Format

Send to

Choose Destination
Immunol Rev. 2014 Jul;260(1):50-66. doi: 10.1111/imr.12179.

B cells as a critical node in the microbiota-host immune system network.

Author information

1
Institute for Microbiology, ETH Zürich, Zurich, Switzerland.

Abstract

Mutualism with our intestinal microbiota is a prerequisite for healthy existence. This requires physical separation of the majority of the microbiota from the host (by secreted antimicrobials, mucus, and the intestinal epithelium) and active immune control of the low numbers of microbes that overcome these physical and chemical barriers, even in healthy individuals. In this review, we address how B-cell responses to members of the intestinal microbiota form a robust network with mucus, epithelial integrity, follicular helper T cells, innate immunity, and gut-associated lymphoid tissues to maintain host-microbiota mutualism.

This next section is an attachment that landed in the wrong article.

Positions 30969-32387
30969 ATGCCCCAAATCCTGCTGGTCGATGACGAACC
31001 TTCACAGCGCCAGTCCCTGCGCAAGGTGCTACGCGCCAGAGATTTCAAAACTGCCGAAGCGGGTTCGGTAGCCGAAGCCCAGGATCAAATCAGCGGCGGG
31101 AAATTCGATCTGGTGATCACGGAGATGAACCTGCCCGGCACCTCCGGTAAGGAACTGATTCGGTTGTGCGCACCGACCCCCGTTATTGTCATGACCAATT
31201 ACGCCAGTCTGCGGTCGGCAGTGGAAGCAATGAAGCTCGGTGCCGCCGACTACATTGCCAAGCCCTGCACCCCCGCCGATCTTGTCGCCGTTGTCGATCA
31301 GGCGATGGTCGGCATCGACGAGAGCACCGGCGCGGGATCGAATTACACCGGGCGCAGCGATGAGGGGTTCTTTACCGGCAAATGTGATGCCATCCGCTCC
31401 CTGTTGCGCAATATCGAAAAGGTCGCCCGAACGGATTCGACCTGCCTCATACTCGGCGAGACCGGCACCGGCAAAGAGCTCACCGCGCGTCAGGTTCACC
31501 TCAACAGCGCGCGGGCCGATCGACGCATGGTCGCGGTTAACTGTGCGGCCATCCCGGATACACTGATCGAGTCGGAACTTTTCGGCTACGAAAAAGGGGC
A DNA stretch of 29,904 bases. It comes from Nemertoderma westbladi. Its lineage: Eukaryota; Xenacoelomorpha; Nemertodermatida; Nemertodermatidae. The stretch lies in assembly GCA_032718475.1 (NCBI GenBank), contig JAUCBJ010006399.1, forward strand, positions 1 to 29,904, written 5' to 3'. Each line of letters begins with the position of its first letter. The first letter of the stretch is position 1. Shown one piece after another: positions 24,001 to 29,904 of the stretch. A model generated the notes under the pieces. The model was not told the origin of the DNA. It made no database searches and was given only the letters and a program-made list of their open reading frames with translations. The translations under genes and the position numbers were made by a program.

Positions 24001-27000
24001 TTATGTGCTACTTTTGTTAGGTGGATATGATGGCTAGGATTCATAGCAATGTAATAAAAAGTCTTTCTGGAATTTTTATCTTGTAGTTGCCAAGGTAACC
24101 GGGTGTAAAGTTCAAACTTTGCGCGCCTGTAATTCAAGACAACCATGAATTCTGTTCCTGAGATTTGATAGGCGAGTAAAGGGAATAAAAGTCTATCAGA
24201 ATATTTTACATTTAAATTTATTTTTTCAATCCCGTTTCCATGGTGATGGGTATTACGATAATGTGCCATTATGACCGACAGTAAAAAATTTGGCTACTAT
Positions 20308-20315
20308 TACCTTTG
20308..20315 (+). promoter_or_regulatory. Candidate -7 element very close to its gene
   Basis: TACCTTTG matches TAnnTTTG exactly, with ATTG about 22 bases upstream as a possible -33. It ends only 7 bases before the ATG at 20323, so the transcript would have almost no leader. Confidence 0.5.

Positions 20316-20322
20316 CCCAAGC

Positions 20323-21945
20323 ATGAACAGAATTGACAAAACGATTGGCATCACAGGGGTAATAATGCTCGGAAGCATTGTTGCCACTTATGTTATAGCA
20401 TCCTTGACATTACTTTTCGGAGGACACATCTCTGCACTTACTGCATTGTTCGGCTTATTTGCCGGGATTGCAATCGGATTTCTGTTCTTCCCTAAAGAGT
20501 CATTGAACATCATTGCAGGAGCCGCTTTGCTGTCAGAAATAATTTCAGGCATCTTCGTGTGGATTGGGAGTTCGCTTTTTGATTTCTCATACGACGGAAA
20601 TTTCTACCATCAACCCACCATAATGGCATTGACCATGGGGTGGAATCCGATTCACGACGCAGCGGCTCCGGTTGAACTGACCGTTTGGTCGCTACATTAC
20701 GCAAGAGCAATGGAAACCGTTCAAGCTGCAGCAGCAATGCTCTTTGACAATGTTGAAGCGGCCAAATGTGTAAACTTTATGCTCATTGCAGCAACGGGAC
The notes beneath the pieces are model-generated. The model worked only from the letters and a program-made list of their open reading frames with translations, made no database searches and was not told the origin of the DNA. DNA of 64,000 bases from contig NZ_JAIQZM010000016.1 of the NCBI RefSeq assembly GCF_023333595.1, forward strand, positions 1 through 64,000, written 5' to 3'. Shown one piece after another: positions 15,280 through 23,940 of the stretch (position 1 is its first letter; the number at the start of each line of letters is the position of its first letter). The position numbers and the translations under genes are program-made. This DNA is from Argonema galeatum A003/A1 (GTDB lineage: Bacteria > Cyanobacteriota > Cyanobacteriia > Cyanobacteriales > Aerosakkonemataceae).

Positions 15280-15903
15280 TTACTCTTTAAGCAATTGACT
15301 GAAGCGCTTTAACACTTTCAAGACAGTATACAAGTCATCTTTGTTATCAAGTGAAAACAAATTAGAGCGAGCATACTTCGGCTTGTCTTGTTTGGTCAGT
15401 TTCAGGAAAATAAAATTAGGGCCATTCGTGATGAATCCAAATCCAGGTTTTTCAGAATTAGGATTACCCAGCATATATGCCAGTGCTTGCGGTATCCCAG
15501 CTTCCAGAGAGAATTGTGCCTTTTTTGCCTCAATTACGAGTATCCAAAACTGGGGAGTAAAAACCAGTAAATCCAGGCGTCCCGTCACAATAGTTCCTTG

KEYWORDS:

B lymphocytes; IgA; gut-associated lymphoid tissue; innate immunity; intestinal barrier; microbiota

PMID:
24942681
DOI:
10.1111/imr.12179
[Indexed for MEDLINE]

Supplemental Content

Full text links

Icon for Wiley
Loading ...
Support Center